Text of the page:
The so-called RX optical geometry, where R denotes a refractive primary surface and X a reflective secondary one, was introduced in 1995 and has since gained widespread importance. But the entire classes of subsequently similar RX architectures were not explored until now. This Optics Letters article by Mashaal et al. provides a comprehensive summary of all relevant RX geometries. It also presents new hybrid RX geometry along with its characteristics and performance metrics when used as a concentrator and a collimator.
One important characteristic of the classification presented in this paper for the various RX systems is that the parameters used in it have physical implications, i.e., they have a direct consequence on the system’s practical feasibility. This kind of a classification makes it easy to explore application-specific designs. One such design analyzed in detail is the hybrid RX geometry and its use as a concentrator and an illuminaire. This axis-symmetric RX aplanat optic is a TIR lens and is relatively compact when compared to its counterparts. Detailed ray tracing results are presented and the advantages of such architecture in the IR regime are well elaborated.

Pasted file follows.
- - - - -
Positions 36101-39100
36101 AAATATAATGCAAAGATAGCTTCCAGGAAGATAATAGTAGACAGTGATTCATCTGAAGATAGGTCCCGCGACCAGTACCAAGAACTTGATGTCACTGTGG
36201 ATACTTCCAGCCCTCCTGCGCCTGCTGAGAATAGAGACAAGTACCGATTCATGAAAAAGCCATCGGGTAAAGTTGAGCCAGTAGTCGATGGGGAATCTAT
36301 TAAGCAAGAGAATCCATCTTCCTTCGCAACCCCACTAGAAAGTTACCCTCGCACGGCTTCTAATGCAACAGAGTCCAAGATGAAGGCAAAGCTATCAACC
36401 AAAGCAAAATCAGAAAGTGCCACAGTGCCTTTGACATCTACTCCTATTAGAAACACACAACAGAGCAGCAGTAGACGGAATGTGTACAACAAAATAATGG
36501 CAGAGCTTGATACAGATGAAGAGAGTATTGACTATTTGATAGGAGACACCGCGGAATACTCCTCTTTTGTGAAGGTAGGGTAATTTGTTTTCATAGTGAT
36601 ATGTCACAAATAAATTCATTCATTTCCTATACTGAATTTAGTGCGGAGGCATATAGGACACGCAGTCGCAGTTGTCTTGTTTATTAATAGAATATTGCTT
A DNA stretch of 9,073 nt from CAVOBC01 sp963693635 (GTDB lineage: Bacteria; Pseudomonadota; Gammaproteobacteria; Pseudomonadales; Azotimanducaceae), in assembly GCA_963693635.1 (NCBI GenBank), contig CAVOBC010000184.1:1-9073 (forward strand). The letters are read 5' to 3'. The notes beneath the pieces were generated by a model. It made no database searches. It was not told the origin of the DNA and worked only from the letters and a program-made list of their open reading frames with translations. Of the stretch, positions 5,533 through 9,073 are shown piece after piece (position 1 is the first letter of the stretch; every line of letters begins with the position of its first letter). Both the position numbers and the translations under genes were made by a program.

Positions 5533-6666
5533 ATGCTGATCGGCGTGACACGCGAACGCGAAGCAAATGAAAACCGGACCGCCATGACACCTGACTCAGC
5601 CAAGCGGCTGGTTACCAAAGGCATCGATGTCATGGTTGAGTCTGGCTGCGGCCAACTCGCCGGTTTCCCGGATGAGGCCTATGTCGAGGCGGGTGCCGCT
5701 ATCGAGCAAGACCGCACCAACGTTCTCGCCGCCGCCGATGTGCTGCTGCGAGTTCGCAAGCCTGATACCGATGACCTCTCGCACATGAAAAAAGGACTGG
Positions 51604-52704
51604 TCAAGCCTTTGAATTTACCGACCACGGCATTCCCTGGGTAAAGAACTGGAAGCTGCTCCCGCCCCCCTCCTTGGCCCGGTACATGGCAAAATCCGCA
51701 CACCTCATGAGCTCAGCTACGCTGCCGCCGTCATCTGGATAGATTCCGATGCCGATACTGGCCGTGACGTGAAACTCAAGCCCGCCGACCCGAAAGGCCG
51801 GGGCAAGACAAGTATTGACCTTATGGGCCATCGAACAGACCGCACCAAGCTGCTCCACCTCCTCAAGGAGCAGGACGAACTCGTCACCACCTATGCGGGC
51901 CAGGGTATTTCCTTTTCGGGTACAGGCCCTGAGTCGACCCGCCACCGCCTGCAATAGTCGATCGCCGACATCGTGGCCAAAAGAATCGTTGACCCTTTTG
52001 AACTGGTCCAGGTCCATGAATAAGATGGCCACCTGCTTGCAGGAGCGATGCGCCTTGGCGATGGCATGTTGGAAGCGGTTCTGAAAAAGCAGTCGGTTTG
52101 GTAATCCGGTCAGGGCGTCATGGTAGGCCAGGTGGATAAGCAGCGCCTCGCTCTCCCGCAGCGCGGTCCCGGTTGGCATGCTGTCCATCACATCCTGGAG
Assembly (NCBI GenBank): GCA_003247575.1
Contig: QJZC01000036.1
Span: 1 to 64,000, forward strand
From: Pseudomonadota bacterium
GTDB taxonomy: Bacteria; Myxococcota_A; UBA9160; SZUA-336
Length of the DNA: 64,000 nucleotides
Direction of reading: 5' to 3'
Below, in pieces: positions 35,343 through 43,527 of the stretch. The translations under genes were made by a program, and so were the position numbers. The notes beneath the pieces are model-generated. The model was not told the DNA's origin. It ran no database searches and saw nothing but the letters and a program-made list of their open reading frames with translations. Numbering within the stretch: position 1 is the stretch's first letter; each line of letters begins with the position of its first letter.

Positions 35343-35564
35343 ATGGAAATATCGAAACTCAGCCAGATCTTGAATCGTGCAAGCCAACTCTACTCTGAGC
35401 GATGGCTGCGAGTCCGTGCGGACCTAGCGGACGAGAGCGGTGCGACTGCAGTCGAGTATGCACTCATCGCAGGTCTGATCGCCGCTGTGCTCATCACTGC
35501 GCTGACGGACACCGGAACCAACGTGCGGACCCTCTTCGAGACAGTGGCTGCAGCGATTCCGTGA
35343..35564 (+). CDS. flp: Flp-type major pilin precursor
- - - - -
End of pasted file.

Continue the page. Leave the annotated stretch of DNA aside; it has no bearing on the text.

This article will definitely pave way for other hybrid application-specific designs based on the classification scheme presented in it.
You must log in to add comments.